Packaging a Python app for Windows

This post gives an overview of the steps to package a Python application for distribution to Windows users in such a way that they don’t have to worry about installing Python, additional modules, and so on. This is significantly more convenient if they are not an experienced computer user, or if they simply have no need for Python otherwise. My particular approach is based around a combination of PyInstaller (to create a Windows executable) and NSIS (to create the installer). I’m not an expert in this and in fact this is my first experimentation outside of py2exe, so your own judgement should be applied. However, this technique worked for me and seems to have been used by people previously (for example, this Stack Overflow answer).


The first step is to install PyInstaller. Follow the instructions on their website to install. You can install either via pip or by using the archive download. I installed via pip myself as I already had it available. If possible, I would recommend this. Note that in Windows you must install PyWin32 (definitely when using pip, I haven’t tested via the archive). Running the verify step for PyInstaller will warn you if you have forgotten to install PyWin32.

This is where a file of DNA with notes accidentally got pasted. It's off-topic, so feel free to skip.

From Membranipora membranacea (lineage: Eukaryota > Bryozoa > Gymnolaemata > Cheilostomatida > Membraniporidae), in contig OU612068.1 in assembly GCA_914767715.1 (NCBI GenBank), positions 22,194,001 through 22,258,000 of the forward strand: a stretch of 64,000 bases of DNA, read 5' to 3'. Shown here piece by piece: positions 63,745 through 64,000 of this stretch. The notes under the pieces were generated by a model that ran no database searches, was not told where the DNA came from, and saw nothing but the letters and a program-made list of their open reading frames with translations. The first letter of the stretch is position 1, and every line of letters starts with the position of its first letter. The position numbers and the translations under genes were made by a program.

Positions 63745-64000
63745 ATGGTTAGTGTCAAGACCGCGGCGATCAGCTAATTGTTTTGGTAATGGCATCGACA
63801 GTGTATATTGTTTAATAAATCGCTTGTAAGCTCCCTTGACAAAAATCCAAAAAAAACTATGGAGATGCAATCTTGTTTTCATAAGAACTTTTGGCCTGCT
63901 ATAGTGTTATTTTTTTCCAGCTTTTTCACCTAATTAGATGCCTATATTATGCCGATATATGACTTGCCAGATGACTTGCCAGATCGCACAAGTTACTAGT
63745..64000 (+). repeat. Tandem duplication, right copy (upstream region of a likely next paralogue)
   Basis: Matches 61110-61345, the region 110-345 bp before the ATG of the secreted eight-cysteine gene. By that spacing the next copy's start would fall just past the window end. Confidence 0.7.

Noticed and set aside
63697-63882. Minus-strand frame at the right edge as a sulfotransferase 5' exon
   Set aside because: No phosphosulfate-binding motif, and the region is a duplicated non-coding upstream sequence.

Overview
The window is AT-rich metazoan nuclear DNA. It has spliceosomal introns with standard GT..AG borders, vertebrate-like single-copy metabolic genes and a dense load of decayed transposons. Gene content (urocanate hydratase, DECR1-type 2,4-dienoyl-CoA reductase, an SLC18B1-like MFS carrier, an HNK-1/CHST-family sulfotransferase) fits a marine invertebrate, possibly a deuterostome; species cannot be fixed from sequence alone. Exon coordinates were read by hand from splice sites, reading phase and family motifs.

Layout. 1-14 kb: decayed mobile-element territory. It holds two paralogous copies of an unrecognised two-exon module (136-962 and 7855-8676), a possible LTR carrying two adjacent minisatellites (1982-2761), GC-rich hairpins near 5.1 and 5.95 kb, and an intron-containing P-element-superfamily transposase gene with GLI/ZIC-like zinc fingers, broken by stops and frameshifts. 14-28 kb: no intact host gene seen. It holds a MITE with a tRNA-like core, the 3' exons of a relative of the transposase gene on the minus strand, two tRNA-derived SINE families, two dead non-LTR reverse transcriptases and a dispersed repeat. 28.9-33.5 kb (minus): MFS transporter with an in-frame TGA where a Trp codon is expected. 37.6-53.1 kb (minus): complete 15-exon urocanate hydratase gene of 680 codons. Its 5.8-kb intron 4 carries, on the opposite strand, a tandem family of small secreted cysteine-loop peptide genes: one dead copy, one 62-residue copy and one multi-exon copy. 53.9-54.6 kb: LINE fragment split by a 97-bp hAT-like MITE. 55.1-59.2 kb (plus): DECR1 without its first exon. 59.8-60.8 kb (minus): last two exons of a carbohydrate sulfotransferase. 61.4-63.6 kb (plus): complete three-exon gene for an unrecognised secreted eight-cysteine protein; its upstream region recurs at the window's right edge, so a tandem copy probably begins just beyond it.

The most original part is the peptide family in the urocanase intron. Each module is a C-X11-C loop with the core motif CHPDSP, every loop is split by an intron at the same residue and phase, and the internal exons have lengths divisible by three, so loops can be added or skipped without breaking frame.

For the purpose of this example, I will assume you have a script called that you want to distribute.

Open up a command line, navigate to the directory where your script resides, and run pyinstaller -w All being well, this should succeed and will generate (among many other things) build/my_script/my_script.exe. It is possible to run this, but any resources such as image files will be missing from the build, so expect errors.

In order to include these additional files, you will need to edit the my_script.spec file that was generated when you ran the previous command. The easiest way to do this is to create a list of the additional files you need and then pass that into the COLLECT object that is created:

additional_files = [
    ('image1.png', 'image1.png', 'DATA'),
    ('image2.png', 'image2.png', 'DATA'),
    ('photo.jpg',  'photo.jpg',  'DATA'),
coll = COLLECT(exe,

For details of the elements in the tuple, check out the PyInstaller spec file documentation.

You can now run PyInstaller and pass it the name of the spec file instead of your script:
pyinstaller my_script.spec
If you get annoyed with it asking your permission to replace the previous build each time then you can silence it with the -y parameter:
pyinstaller -y my_script.spec

In the relatively simple case, that just about wraps it up for PyInstaller and build/my_script/my_script.exe should now run with no problems. If your case is more complicated then you will need to read the spec file documentation and edit your spec file appropriately.


The next step is to download and install NSIS. It would be a good idea to scan through some NSIS tutorials to become familiar with the concepts.

We will start with the example NSIS script shown here. From this, the main thing that needs changing is to include all the files from our PyInstaller build. It is possible to use a line such as
File /r "dist\my_script\"